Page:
The USD has not reacted well to the early days of a Trump Presidency. Hopes for a pivot to the political centre have receded into the rear view mirror as Trump has started enacting his policy pledges. As controversial as these policies have been, the nature of the implementation process has been an additional source of concern: a lack of planning, coordination and prioritisation has inflated concerns that Trump and his team are not ready for administrative Prime Time. However, to adapt a sporting phrase – when looking at the longer-term impact of Trump on the USD and US assets one has to try and follow the ball rather than just the man. We still believe that Trump’s economic policies have the potential to create a sugar rush period of stronger economic growth in the US and lay the foundation for a USD overshoot. This does not mean that the experiment with Trumponomics is likely to end well. His policies are expected to ultimately exacerbate the slow burning growth and income crisis that laid the foundations for his election victory. Trump rode a populist wave but he is no populist. This feeds into our view that the US interest rate market is reaching levels where investors can look to buy-USTs/ receive IRS. Nonetheless, over the coming months the current correction lower in the USD is likely to provide a compelling buying opportunity, particularly against the currencies of Asia ex-Japan where Trump poses a substantial threat to the region’s already struggling growth model. Meanwhile, his policy platform and his administration’s decision-making process both reinforce our view that the global markets have moved to a new and higher volatility regime.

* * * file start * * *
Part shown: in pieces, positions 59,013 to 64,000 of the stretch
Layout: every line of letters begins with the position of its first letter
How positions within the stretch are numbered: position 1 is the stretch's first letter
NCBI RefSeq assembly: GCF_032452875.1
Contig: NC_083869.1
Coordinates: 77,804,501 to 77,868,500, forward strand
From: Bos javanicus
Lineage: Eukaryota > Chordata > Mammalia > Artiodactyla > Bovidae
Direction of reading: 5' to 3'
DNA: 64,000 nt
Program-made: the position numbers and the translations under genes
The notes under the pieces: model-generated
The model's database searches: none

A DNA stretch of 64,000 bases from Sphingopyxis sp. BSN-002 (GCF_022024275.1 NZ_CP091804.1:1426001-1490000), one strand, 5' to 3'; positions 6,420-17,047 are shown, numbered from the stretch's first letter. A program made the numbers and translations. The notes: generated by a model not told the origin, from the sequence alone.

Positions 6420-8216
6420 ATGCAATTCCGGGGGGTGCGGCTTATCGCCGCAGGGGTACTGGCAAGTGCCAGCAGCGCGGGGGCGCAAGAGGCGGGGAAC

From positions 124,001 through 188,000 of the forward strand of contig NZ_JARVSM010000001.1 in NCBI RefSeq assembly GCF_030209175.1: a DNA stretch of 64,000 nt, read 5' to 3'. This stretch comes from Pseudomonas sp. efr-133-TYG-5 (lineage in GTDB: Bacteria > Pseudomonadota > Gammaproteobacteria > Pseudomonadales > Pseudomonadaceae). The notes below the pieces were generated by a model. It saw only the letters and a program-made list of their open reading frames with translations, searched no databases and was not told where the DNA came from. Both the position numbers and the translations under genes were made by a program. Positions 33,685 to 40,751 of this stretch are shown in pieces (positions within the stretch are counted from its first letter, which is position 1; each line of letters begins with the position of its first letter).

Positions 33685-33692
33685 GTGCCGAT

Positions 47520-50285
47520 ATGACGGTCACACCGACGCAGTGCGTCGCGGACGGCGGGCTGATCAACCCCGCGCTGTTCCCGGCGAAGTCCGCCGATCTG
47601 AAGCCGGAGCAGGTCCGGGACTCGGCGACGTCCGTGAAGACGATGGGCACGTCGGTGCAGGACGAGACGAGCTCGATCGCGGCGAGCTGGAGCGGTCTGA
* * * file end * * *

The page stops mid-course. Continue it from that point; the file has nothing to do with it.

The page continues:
Hopes have been building that the ineffective global policy response to the slow-burning global growth crisis would be transformed, that belatedly policy would be coordinated across reflationary levers and there would be reduced reliance on monetary easing. The election victory of Donald Trump embodied this hope given his commitment to a fiscal stimulus. However, while the expected combination of looser fiscal policy, tighter monetary policy and faster growth in the US into 2017 has underpinned a surge in the USD, hopes for a broader global reflation are likely to be disappointed. Outside of the US, much of the G10 remains overly reliant on monetary stimulus. The latest example was the UK and the government’s Autumn Statement, or mini budget. We believe that the coming Brexit-related downside risk to growth requires a 2% of GDP fiscal stimulus, to augment the Bank of England’s August policy ease. In contrast, the government announced a tightening of fiscal policy over the coming 5 years and austerity remains it’s political leitmotif. This adds downside risk to UK economic growth and to the GBP which we still expect to hear towards parity vs. the USD, while Gilts could be poised for a recovery. More broadly, the increasingly divergent policy mix of the US compared to other G10 economies is likely to help spur further USD appreciation against major currencies into 2017. It will also maintain a trend of weakening emerging market currencies. Continue reading
It has happened. The continued failure of global policy makers to address the compelling economic challenge of our age – the slow burning global growth and income crisis – has spurred the US electorate to embrace the anti-systemic. Much of the world will wait to see if president elect Trump pivots towards the centre in terms of his economic, social and trade policies. As we wait, we can consider what would happen if President Trump was not bluffing, if he enacts his full economic agenda. While this is unlikely, it provides a possible limiting extreme in terms of the potential economic and market impact of a trump Presidency.